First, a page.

Table 1. Experimental and calculated values for the lattice parameters of the SnO_{2}, CrO_{2}, and of the (CrO_{2})_{1}(SnO_{2})_{1 }and (CrO_{2})_{10}(SnO_{2})_{10 }SLs in the rutile structure
Figure 2. Density of states and band structure for the (SnO_{2})_{1}(CrO_{2})_{1} SL. (a) Total density of states (TDOS), (b) Project density of states (PDOS) for the Crd orbital, (c) Band structure, for spin up and spin down, along the main symmetry lines of the SL BZ. The Fermi level, E_{F}, is set to zero in (a), (b), and (c).
Figure 3. Density of states and total energies for the SL with n=10. (a) Total density of states (in black) and project density of states (in gray) for the Cr3d. (b) Total energies for the non magnetic (NM) and antiferromagnetic (AFM) states relative to the ferromagnetic (FM) state. The Fermi level, E_{F}, is set to zero. The dashed lines connecting the points are to guide the eyes.
An investigation, related to strain effects along the zdirection for the rutile phase of CrO_{2}, was made by simulating bulk rutileCrO_{2}, on top of tin dioxide, assuming for CrO_{2 }the lattice parameter a of SnO_{2}, i.e., a situation in which the chromium dioxide is tensile. By varying the ratio c/a_{SnO2 }and minimizing the total energy of the system, the authors obtained the curves shown in Figure 4a for the FM, AFM, and NM states, showing that the transition from a FM to an AFM state occurs when c/a_{SnO2 }is about 0.544. At this value, a magnetic moment reduction is observed, as depicted in Figure 4b. These results suggest a magnetization change when the SL is under strain or, in other words, when CrO_{2 }is compressed. A similar behavior was found by Srivastava et al. for bulk rutileCrO_{2 }under pressure [11].
Figure 4. Study of strain effects on the magnetic behavior. (a) Total energy versus the c/a_{SnO2} parameter for bulk rutileCrO_{2} for AFM, FM, and NM states. (b) Magnetic moment per cell versus the c/a_{SnO2} parameter.
The advantage in using the SnO_{2}/CrO_{2 }SLs, despite the fact that CrO_{2 }is unstable at room temperature, is that its stability becomes possible when grown on SnO_{2 }[12]. Our results showed that the interface effects due to the lattice mismatch do not change the chromium dioxide magnetism characteristics. If the distances between two planes perpendicular to the rutile caxis containing the Cr_{2 }and Sn_{1 }are compared (see Figure 1a), at the interface region of the SL, before and after full relaxations, then changes of only approximately 4% are observed for all the studied SLs.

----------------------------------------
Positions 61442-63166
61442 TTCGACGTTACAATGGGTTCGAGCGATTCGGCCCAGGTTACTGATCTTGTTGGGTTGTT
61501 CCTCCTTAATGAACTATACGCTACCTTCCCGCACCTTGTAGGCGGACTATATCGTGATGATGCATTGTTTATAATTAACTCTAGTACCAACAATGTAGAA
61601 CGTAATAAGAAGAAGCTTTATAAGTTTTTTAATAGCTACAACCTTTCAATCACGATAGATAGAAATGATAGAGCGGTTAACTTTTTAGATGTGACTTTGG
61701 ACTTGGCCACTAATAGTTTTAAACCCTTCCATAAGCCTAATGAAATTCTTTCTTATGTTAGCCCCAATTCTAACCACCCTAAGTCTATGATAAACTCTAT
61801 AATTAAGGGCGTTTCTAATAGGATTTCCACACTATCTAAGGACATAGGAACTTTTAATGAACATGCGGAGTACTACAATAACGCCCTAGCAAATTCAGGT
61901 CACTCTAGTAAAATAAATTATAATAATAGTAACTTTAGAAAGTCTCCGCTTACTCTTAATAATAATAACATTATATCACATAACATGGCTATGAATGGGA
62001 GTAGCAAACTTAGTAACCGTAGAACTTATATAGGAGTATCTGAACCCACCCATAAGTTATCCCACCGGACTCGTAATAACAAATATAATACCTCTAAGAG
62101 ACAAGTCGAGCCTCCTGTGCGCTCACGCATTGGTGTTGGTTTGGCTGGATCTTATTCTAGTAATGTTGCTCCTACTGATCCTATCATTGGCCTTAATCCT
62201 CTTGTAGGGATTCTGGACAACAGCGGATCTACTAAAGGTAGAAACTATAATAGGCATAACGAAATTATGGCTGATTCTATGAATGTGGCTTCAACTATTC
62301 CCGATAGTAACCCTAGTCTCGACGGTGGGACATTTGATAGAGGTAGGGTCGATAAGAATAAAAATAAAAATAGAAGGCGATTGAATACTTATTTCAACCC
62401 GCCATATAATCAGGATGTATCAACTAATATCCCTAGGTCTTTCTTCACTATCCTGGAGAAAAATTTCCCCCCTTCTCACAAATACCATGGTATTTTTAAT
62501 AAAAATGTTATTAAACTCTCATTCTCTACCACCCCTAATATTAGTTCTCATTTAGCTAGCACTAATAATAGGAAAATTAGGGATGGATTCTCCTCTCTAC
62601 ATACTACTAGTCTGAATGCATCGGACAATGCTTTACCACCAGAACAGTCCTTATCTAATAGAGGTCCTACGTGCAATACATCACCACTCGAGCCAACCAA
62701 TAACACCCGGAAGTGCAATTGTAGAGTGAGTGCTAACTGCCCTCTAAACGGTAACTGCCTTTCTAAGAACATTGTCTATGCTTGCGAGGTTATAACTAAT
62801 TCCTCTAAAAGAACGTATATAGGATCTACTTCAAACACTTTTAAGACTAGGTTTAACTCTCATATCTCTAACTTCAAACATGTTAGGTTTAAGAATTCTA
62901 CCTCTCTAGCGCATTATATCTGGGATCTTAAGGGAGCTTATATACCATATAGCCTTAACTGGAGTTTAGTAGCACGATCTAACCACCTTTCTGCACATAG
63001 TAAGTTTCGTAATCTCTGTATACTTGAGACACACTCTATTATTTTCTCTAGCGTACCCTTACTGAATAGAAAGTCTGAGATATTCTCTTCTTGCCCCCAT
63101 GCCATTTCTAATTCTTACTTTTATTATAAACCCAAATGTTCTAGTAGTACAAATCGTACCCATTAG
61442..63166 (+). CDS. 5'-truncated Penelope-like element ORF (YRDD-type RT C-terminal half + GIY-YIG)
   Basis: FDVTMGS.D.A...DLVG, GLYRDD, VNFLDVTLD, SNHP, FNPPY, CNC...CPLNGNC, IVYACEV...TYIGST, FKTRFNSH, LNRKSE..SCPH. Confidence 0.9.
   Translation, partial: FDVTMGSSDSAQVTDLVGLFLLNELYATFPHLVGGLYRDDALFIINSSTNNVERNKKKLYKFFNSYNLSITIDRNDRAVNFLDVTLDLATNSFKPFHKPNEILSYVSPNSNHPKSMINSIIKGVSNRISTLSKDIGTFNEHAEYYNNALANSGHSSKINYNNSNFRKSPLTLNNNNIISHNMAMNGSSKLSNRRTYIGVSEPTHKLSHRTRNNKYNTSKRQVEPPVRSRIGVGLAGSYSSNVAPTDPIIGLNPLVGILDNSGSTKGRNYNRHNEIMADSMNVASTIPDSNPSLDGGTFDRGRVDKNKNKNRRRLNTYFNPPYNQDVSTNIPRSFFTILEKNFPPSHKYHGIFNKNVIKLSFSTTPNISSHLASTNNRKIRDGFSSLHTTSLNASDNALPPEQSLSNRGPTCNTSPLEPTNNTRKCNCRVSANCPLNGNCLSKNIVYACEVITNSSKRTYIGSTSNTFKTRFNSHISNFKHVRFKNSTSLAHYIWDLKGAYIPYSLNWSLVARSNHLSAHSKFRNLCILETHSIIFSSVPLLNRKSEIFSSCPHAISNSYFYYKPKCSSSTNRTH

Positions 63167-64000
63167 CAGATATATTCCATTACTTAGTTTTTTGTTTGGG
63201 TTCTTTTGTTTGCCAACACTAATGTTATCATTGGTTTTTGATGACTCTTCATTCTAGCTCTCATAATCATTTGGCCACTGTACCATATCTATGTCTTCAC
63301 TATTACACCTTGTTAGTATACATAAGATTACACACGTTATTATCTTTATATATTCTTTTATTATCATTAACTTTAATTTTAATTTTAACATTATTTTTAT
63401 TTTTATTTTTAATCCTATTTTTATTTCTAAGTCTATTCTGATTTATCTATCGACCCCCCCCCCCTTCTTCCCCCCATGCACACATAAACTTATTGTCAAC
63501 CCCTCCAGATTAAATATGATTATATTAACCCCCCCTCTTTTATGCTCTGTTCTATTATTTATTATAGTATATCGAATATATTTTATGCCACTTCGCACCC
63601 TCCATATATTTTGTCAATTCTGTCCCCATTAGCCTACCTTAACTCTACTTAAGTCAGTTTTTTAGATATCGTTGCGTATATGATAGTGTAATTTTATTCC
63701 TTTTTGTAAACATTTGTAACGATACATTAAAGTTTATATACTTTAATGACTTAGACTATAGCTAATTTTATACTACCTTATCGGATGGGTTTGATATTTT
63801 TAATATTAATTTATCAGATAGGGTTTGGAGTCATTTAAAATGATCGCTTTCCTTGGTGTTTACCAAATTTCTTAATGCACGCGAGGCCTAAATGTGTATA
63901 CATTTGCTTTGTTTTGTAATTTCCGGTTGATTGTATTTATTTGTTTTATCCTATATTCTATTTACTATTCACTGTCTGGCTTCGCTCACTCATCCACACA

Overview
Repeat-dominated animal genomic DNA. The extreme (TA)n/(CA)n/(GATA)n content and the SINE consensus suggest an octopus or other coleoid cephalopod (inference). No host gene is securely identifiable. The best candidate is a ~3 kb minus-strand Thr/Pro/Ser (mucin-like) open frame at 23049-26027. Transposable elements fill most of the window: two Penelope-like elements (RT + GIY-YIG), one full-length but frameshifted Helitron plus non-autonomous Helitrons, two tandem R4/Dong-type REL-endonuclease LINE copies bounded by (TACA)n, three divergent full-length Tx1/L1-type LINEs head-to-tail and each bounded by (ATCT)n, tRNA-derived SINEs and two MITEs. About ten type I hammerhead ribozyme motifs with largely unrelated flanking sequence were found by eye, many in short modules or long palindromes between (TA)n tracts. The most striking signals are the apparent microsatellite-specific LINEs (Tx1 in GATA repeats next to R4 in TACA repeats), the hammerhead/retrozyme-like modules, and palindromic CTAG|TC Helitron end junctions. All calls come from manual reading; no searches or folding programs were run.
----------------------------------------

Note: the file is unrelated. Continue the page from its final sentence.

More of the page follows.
Conclusions
In conclusion, the results of firstprinciples electronic structure calculations, within the spin density functional theory, carried out for (CrO_{2})_{n}(SnO_{2})_{n }SLs formed by alternating magnetic and nonmagnetic layers of rutileCrO_{2 }and rutileSnO_{2}, where the number of monolayers n was varied from 1 to 10, have been reported in this article. A halfmetallic behavior is observed for all the studied (CrO_{2})_{n}(SnO_{2})_{n }SLs. The ground state is FM, with a magnetic moment of 2 μ_{B }per chromium atom, which is independent of the number of monolayers. As the FM rutileCrO_{2 }is unstable at ambient temperature, and known to be stabilized when on top of SnO_{2}, it is suggested that (CrO_{2})_{n}(SnO_{2})_{n }SLs may be applied to spintronic technologies since they provide efficient spinpolarized carriers.
Abbreviations
AFM: antiferromagnetic; FM: ferromagnetic; GGAPBE: generalized gradient approximation and the Perdew, Burke, and Ernzerhof; NM: nonmagnetic; PDOS: projected density of states; SL: superlattice; TDOS: total density of states; VASPPAW: Vienna Abinitio Simulation Package and the Projected Augmented Wave.
Competing interests
The authors declare that they have no competing interests.
Authors' contributions
PB performed the ab initio calculations, participated in the analysis, and drafted the manuscript. LS and PB conceived of the study. HA, ES, LA, and LS participated in the analysis and in the production of a final version of the manuscript. All authors read and approved the final manuscript.
Acknowledgements
The authors would like to thank the partial support from the Brazilian funding agencies FAPEMIG, FAPESP, CAPES, and CNPq, and from the Material, Science, Engineering and Commercialization Program at the Texas State University in San Marcos.